I’m no expert, but I would guess that economic development is challenging work.  The economy is on shaky ground and there’s enormous competition from every direction for business and tax dollars.  Is economic development really a “blood sport”, as Dick Bowers, Scottsdale’s longest tenured former City Manager, recently told Scottsdale Leadership’s Class 26?  You might be surprised.  I sure was.  I mean, those economic vitality folks I’ve met working for the City of Scottsdale over the years didn’t wear gladiator outfits or look vicious in any way.

As I’ve talked to my fellow classmates over the last week, I think there’s general consensus that Economic Development Day put some things into perspective for us.  We’ve had some inspiring moments already, indeed.  Community stewardship, social services, education, youth issues, the arts… they’re all important – critical to the character of our city.  But when it comes right down to it, everything starts with economic development.  Schools, city services, streets, infrastructure, support for those in need… it all rests on our city’s ability to create sustained economic drivers to support the system.

So, what does it take to get the job done in the bloody arena of economic development?  A few things stood out!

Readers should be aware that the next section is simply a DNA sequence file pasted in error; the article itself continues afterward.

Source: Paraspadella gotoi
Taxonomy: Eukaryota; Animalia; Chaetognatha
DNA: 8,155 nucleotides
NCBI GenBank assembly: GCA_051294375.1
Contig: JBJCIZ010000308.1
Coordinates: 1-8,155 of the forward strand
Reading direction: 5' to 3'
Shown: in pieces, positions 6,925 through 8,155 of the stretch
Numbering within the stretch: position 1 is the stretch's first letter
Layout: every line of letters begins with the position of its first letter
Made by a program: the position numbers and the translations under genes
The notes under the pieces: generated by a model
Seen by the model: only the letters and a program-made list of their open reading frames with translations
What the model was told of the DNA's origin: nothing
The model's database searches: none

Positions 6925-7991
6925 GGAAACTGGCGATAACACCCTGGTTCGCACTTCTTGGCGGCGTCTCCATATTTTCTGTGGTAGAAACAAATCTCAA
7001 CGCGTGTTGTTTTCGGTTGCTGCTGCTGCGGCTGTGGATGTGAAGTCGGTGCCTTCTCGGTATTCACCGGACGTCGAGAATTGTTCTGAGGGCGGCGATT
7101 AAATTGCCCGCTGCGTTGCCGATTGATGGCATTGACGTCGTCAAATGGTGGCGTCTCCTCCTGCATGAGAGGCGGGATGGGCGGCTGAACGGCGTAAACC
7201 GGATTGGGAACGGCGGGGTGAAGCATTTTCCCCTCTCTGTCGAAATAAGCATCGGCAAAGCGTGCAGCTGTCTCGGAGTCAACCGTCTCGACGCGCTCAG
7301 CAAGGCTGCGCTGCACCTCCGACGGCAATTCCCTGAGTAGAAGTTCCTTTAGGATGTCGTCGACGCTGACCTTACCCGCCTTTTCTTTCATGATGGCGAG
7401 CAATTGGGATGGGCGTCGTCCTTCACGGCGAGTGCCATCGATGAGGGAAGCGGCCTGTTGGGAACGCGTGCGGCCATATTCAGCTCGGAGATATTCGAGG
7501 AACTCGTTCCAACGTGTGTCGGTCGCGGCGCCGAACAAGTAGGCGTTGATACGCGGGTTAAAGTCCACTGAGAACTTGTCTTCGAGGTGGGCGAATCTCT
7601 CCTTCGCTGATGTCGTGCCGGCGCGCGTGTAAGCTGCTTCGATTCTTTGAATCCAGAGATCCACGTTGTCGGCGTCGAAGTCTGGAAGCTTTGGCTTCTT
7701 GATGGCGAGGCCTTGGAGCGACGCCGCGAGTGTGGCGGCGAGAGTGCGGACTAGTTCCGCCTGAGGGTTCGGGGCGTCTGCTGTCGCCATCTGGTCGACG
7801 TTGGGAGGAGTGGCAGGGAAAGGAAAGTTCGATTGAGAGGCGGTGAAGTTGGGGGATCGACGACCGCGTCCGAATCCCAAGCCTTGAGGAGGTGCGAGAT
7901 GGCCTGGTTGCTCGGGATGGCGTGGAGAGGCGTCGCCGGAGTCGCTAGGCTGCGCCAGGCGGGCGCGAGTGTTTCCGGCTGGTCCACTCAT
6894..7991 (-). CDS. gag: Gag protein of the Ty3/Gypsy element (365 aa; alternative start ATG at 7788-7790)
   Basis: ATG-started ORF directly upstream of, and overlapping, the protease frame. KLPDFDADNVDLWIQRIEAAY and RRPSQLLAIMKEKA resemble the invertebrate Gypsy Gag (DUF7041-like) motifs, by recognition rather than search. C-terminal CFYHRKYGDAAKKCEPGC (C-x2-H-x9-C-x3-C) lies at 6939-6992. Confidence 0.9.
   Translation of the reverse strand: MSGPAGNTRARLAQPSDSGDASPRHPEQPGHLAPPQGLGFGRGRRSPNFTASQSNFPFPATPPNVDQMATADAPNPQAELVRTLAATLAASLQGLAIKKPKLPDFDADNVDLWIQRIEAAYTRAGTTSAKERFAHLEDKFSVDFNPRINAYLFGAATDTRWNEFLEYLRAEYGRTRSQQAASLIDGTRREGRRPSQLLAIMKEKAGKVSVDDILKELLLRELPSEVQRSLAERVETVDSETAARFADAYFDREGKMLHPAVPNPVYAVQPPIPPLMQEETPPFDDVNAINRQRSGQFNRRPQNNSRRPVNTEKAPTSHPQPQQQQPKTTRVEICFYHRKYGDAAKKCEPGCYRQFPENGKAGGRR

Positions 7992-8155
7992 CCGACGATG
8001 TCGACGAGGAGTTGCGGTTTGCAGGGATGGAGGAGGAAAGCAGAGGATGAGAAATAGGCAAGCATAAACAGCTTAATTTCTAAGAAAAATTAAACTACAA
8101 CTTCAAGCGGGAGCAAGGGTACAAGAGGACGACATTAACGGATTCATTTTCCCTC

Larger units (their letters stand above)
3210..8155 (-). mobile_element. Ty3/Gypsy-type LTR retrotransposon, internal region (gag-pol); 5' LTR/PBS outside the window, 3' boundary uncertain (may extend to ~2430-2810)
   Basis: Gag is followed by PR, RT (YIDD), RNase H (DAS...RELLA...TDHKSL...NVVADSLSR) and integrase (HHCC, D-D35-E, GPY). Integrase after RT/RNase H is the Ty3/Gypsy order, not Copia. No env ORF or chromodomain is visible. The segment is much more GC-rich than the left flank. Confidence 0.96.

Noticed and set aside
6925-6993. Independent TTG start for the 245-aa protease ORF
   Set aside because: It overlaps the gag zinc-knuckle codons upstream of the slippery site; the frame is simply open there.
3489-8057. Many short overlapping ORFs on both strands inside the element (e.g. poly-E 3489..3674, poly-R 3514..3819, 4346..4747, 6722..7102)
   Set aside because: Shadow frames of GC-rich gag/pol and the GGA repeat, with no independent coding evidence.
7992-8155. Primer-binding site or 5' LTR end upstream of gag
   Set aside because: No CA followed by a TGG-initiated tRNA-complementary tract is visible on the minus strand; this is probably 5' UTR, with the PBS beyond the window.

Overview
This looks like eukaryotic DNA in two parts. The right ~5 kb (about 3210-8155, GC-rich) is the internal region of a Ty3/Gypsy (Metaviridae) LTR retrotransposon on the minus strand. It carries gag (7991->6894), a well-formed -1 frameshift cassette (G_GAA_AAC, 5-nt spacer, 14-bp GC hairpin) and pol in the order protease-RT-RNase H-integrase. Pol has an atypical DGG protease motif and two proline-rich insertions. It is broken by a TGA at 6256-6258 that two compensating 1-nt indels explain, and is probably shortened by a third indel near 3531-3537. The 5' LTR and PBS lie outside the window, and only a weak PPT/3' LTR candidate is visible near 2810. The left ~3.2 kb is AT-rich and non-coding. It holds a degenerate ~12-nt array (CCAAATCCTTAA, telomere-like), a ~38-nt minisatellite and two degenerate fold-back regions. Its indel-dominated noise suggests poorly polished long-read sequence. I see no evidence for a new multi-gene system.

• Economic development demands risk
  • Economic development requires a “get it done attitude”
  • Economic development is not a set of rules, but instead an idea and a vision

Scottsdale has some distinct advantages over other communities.  It isn’t difficult to tout our quality of life to prospective industries.  Our proximity to ASU and world class healthcare systems like Mayo Clinic and Scottsdale Healthcare make us a prime destination for a multitude of businesses. But, Scottsdale is a premier city because we take risks.  The Indian Bend Wash could have been a concrete drainage system, but instead is considered “an engineering wonder of the world” that defines our great city. To remain a leading destination for investment, we must continue to take those calculated risks in areas like the McDowell Road Corridor.  We must continue to be proactive and not reactive.